Editor's Rating

Midnight Manor is less psych, and more rock and roll, increasing its appeal. Whilst it doesn’t have the real catchy ones like its predecessor that sees people singing along at the shows, as an overall offering it is stronger, with every track offering something to someone.

7

The Nude Party return with their second LP Midnight Manor out on Friday via New West Records. The 12-song set was recorded live-to-tape over six days at the Outlier Inn in upstate New York and mixed by John Agnello (Dinosaur Jr., Kurt Vile). Midnight Manor is the follow up to their critically acclaimed self-titled debut which Rolling Stone heralded as “equal parts ‘I’m Waiting for the Man’ Velvet Underground and Exile on Main Street Stones.” Their debut found the band hitting stages across the globe, appearing at massive festivals like Lollapalooza, All Points East, Splendour In The Grass, Great Escape, Newport Folk Festival, and Bonnaroo where many publications named them one of the best of the festival. They also supported major artists like Jack White and the Arctic Monkeys—both of whom became full-blown fans and vocal supporters of the band.

The Nude Party formed while the members were students at North Carolina’s Appalachian State University. After honing their chops through incessant practice at their communal band house, they relocated to a property tucked away deep in the Catskills where they have lived and labored (literally—they earn their keep gardening, tending to animals and doing all manner of general groundskeeping) for the past several years. And it’s where they worked up the songs that populate and inspire the title of the new Midnight Manor and where the ‘Shine Your Light’ video was shot.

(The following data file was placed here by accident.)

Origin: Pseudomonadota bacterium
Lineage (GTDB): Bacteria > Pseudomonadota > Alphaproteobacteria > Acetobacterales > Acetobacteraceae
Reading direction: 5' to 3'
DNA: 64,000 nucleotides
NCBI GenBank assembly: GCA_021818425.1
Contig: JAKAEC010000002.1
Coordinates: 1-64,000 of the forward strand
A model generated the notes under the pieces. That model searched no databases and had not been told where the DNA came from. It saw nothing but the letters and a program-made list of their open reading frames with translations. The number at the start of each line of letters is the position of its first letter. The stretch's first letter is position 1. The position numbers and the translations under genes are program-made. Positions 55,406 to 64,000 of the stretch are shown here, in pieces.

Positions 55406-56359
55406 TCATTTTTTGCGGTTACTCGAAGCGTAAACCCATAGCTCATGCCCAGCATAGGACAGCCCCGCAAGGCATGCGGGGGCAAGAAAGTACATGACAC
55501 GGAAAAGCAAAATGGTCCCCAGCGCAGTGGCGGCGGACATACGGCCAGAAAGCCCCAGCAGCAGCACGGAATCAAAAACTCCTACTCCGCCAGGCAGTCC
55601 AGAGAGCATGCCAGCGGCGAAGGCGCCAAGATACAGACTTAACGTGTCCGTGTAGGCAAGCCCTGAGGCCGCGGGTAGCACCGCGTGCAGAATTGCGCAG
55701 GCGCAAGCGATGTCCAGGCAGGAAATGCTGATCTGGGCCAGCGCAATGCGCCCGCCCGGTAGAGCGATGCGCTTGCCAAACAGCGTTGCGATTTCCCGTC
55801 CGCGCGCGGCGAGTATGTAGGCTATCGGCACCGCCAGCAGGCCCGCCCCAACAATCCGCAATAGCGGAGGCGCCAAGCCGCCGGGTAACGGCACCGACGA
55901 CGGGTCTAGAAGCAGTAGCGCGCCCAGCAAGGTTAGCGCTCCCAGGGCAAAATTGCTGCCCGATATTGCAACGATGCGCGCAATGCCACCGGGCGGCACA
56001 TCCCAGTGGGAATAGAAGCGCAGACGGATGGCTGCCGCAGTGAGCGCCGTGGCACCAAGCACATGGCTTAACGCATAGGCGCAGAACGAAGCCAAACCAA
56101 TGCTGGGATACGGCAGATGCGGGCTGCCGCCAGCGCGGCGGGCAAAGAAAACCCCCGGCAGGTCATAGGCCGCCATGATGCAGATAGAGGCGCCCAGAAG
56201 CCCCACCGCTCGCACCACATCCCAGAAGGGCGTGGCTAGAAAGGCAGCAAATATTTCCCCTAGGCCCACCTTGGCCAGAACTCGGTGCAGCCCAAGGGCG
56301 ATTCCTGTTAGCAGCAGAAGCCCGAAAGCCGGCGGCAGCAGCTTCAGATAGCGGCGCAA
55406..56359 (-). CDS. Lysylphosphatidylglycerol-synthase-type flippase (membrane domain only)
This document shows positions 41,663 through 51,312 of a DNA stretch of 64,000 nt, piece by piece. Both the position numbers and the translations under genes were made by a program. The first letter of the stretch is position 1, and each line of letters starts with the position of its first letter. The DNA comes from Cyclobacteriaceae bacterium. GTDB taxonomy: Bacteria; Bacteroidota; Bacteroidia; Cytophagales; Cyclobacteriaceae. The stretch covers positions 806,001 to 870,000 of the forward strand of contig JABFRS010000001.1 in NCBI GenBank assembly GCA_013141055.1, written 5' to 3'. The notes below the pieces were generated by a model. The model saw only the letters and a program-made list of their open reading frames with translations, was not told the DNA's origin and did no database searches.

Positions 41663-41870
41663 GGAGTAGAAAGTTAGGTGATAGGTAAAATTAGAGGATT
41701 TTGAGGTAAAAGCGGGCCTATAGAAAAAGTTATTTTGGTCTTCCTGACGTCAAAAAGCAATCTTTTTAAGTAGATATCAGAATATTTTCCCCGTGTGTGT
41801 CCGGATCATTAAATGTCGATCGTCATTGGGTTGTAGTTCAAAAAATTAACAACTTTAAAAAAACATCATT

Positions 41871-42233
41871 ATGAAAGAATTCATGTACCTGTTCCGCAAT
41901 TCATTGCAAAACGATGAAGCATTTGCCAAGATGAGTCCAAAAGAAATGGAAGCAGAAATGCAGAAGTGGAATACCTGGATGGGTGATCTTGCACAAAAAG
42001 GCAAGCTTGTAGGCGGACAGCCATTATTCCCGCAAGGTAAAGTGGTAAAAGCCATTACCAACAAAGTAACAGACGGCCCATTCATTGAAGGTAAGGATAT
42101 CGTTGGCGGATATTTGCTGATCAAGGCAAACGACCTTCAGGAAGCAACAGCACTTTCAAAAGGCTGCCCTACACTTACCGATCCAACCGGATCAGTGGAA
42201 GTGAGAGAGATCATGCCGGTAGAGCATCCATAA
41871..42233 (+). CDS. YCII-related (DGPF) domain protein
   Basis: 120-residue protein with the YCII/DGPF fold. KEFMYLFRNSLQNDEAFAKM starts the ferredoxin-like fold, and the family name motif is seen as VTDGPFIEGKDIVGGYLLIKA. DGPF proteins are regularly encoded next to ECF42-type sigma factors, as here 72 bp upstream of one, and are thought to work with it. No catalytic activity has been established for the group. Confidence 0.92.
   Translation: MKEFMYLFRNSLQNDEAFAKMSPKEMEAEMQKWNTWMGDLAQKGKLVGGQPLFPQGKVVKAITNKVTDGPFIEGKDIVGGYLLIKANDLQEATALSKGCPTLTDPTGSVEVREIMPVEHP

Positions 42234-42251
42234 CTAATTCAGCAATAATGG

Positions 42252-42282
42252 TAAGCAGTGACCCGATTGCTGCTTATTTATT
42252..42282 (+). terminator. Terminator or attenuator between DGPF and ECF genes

Like most young bands suddenly thrust into a relentless touring schedule, in the two years since the release of their debut, the Nude Party experienced their fair share of stress, pressure, internal dynamics and personal turmoil. They had no creative outlet for all of it until they finally got down to writing again, which was a release of that built-up tension. Several members went through serious breakups during the album’s creation as well. The experience eventually brought the band closer together and the songs reflect that process. Frontman Patton Magee says, “If I had to think about a long-term goal for this band, it would be to just exist, and exist in a purposeful way.” He continues, “And in 10, 20 years? I want to be onstage and still be surrounded by my friends. So we’ll just continue to do what we know how to do, and what we love to do. I know that’s easier said than done”—to quote the title of a rollicking, raucous Midnight Manor track— “but that’s what’s important to us.”  

Opening with ‘Lonely Heather’, a catchy piano ditty starts us off and descends into something Queen would be proud off before ‘Pardon Me, Satan’ returns more to the sound we have come to know and love them for; lazy vocals with country and western psychedelic vibes swirling around and coupled with ‘Cure Is You’ they make a swooning combination that channels hints of Psychic Ills, yet remains all their own. ‘Easier Said Than Done’ and ‘Shine Your Light’ once more make a dynamic duo of psychedelic leanings and catchy countenances that make you want to dance round the room. ‘What’s the Deal?’ is the standout of the album with a real groovy vibe that sees you want to jump up and dance around the room, wherever you happen to be. ‘Cities’ and ‘Thirsty Drinking Blues’ nod to some of the great blues tunes of old, tackling real life issue that everyone can relate too. ‘Time Moves’ is the love song of the album, with a beautiful vocal swoon that deserves repeated listens. ‘Judith’ is once more very Queen in its influences, which is never a bad thing and ‘Things Fall Apart’ is a real tear jerker, just listen to those lyrics. Concluding with ‘Nashville Record.Co’, an evocative number about the record industry.

Midnight Manor is less psych, and more rock and roll, increasing its appeal. Whilst it doesn’t have the real catchy ones like its predecessor that sees people singing along at the shows, as an overall offering it is stronger, with every track offering something to someone.